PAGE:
It could be stopped by allying with USSR before the latter allied with Germany. USSR did in fact explore the option of an alliance with UK and France first, specifically over the issue of providing protection guarantees for Poland. The USSR specifically wanted a clear and firm guarantee that if Poland were to be attacked, the Western countries would enter the war with Germany alongside with the Soviets in more than a token effort (i.e. they didn't want to end up being the only ones facing the Germans there). As the Phony War has shown later, it was not an unreasonable fear. The French were interested in exploring such an approach, but the Brits still believed the war was not imminent, and refused on the fear of being dragged into a war on behalf of someone else.
Additionally, Soviets wanted to extend the agreement beyond just Poland, and in particular to prevent the then-independent Baltic states from openly allying with Germany by treating such an act as German aggression that would trigger the joint military intervention provisions of the agreement.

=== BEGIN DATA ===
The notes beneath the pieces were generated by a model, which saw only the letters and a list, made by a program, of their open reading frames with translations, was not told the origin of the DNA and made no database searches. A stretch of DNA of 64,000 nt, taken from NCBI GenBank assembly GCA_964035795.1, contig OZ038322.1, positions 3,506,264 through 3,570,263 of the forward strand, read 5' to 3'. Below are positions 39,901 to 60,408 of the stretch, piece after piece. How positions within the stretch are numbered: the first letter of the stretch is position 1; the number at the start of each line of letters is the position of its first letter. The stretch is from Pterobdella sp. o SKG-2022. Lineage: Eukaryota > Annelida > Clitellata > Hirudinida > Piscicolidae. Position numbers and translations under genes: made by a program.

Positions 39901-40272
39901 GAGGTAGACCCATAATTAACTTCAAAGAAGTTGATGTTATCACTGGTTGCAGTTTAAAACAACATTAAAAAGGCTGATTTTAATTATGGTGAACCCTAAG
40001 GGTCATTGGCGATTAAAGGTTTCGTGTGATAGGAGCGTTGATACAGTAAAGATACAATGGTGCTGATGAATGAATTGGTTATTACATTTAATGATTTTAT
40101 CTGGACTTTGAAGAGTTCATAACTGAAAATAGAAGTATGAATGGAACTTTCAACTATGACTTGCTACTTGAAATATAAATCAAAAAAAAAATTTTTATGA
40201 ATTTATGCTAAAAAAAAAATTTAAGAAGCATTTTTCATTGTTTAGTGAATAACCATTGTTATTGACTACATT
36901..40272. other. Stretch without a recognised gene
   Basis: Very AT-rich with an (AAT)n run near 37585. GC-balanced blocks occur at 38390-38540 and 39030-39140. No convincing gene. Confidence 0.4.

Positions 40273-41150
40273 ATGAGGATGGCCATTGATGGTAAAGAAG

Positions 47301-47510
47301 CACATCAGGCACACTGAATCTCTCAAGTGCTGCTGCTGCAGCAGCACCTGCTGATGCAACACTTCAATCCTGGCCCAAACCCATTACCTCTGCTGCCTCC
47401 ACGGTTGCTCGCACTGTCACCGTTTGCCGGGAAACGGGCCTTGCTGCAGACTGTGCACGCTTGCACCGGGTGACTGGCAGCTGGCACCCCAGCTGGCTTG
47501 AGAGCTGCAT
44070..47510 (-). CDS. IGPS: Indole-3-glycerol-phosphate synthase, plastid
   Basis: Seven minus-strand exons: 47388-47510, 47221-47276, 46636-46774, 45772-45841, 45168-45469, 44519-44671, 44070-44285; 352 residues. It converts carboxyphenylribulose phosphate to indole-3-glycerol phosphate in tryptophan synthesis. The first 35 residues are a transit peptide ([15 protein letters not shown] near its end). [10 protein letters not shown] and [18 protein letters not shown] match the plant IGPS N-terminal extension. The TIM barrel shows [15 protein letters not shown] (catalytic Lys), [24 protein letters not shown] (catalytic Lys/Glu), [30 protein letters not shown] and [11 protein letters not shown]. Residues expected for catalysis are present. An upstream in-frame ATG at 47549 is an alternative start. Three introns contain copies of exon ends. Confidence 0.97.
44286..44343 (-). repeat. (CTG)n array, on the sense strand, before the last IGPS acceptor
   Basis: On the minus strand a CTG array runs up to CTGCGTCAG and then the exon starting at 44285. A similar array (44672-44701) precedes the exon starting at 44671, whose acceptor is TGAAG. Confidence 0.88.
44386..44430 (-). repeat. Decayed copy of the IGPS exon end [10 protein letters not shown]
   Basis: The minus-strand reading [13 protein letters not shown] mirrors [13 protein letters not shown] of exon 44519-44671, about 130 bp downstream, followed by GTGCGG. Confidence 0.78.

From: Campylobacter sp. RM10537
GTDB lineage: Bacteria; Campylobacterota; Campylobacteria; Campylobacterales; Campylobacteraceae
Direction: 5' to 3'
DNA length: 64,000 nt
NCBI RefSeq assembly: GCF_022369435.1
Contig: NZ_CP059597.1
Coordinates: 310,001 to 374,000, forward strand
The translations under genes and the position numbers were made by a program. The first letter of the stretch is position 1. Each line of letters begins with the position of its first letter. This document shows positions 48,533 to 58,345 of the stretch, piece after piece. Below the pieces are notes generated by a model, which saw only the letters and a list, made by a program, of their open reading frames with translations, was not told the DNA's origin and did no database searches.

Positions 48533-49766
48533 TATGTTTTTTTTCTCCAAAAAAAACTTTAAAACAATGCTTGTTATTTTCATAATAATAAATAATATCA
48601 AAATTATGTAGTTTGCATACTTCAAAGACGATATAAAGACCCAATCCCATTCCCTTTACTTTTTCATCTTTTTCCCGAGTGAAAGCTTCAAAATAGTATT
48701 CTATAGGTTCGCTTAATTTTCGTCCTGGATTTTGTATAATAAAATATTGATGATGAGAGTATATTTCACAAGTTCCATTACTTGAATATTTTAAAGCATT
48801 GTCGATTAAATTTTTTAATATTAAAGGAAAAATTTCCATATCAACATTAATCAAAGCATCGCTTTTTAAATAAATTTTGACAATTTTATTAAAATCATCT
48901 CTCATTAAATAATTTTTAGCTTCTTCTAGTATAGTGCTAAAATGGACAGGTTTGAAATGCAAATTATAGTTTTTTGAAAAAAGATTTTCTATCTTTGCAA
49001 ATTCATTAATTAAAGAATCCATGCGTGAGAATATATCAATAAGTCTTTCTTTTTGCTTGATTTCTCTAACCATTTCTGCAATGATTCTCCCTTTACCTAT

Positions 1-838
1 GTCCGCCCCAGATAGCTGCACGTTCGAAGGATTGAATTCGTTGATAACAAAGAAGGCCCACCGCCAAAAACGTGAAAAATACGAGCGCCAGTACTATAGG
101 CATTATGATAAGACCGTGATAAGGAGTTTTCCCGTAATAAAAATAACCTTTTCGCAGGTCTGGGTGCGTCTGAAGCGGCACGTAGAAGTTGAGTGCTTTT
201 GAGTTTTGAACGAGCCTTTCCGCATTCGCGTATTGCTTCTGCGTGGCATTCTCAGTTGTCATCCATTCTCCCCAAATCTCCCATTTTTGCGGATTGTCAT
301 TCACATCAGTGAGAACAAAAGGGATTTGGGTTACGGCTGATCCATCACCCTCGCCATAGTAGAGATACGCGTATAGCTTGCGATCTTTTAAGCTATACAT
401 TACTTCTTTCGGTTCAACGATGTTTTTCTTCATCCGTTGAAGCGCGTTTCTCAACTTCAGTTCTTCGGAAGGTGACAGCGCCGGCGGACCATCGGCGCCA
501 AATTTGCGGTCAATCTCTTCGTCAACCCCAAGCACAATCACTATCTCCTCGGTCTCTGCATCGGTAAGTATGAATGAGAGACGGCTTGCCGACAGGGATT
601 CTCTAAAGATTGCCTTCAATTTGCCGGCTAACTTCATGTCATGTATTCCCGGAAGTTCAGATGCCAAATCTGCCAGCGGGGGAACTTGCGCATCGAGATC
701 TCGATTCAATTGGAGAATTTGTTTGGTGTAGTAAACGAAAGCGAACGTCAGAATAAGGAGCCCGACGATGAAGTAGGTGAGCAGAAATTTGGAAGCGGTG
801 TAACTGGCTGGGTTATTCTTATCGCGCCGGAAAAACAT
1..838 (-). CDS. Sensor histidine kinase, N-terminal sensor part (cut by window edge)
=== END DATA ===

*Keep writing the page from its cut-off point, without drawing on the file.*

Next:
While Soviets were already in talks with the Germans, it was the collapse of the tripartite agreement talks that prompted them to switch gears and seek a full fledged treaty with the Germans, which resulted in the Molotov-Ribbentrop pact.
The run-up to WW2 was really quite a mess in terms of who was supporting whom. Most people do remember the pact, but fewer are aware of the fact that Poland has participated in the partitioning of Czechoslovakia in 1938 on Nazi side, for example.